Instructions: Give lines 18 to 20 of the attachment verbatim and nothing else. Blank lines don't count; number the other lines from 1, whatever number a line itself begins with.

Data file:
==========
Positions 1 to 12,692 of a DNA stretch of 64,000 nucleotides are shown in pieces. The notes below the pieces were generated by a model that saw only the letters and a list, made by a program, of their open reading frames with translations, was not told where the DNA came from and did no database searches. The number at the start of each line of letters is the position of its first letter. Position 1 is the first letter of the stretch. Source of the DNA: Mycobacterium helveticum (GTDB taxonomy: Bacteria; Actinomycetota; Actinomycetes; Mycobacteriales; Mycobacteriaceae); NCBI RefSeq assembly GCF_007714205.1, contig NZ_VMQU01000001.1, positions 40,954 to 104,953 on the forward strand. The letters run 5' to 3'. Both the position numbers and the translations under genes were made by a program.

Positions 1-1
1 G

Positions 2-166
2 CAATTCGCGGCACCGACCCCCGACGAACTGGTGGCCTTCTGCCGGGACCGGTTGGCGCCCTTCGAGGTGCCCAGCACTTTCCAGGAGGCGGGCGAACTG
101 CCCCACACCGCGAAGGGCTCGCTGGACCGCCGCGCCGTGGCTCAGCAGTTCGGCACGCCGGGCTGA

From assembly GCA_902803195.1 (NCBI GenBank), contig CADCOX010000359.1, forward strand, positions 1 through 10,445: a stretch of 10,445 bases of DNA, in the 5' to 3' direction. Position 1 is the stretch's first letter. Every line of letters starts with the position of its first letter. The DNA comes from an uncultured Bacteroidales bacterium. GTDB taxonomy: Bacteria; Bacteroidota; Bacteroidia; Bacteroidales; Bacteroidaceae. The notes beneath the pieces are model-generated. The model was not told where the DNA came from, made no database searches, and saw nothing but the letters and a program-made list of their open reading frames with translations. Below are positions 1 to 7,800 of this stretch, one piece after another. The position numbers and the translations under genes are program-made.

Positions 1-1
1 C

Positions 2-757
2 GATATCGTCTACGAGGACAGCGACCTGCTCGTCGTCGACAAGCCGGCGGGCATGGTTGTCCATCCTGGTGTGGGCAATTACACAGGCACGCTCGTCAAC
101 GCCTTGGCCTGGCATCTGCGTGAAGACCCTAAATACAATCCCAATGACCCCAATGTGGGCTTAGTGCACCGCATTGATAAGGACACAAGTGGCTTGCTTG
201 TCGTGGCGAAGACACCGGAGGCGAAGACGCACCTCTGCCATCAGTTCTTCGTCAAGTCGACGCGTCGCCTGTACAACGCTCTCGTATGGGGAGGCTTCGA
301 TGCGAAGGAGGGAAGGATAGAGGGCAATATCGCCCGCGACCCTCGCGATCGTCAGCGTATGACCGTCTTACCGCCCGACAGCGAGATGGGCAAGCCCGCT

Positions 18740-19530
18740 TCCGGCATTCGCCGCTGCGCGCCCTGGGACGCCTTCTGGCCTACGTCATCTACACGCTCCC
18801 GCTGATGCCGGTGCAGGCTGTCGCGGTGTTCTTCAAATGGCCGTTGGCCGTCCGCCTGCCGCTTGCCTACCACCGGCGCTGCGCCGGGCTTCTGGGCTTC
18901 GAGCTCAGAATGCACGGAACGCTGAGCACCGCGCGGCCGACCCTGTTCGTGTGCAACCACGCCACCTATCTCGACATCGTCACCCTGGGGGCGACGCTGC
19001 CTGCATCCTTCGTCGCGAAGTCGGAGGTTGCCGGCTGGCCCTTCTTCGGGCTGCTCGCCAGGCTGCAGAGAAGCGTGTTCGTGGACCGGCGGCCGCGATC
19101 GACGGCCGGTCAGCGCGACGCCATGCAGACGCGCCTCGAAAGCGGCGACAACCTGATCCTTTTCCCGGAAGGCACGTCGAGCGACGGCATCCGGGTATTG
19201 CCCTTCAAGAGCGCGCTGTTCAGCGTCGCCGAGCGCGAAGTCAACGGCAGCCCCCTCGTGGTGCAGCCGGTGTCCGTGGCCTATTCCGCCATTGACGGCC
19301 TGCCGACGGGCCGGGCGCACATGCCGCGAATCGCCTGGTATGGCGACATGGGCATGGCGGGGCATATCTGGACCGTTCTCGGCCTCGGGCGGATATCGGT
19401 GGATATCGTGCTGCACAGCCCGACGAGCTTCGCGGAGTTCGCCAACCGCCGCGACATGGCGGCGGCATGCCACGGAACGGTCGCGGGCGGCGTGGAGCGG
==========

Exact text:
18901 GAGCTCAGAATGCACGGAACGCTGAGCACCGCGCGGCCGACCCTGTTCGTGTGCAACCACGCCACCTATCTCGACATCGTCACCCTGGGGGCGACGCTGC
19001 CTGCATCCTTCGTCGCGAAGTCGGAGGTTGCCGGCTGGCCCTTCTTCGGGCTGCTCGCCAGGCTGCAGAGAAGCGTGTTCGTGGACCGGCGGCCGCGATC
19101 GACGGCCGGTCAGCGCGACGCCATGCAGACGCGCCTCGAAAGCGGCGACAACCTGATCCTTTTCCCGGAAGGCACGTCGAGCGACGGCATCCGGGTATTG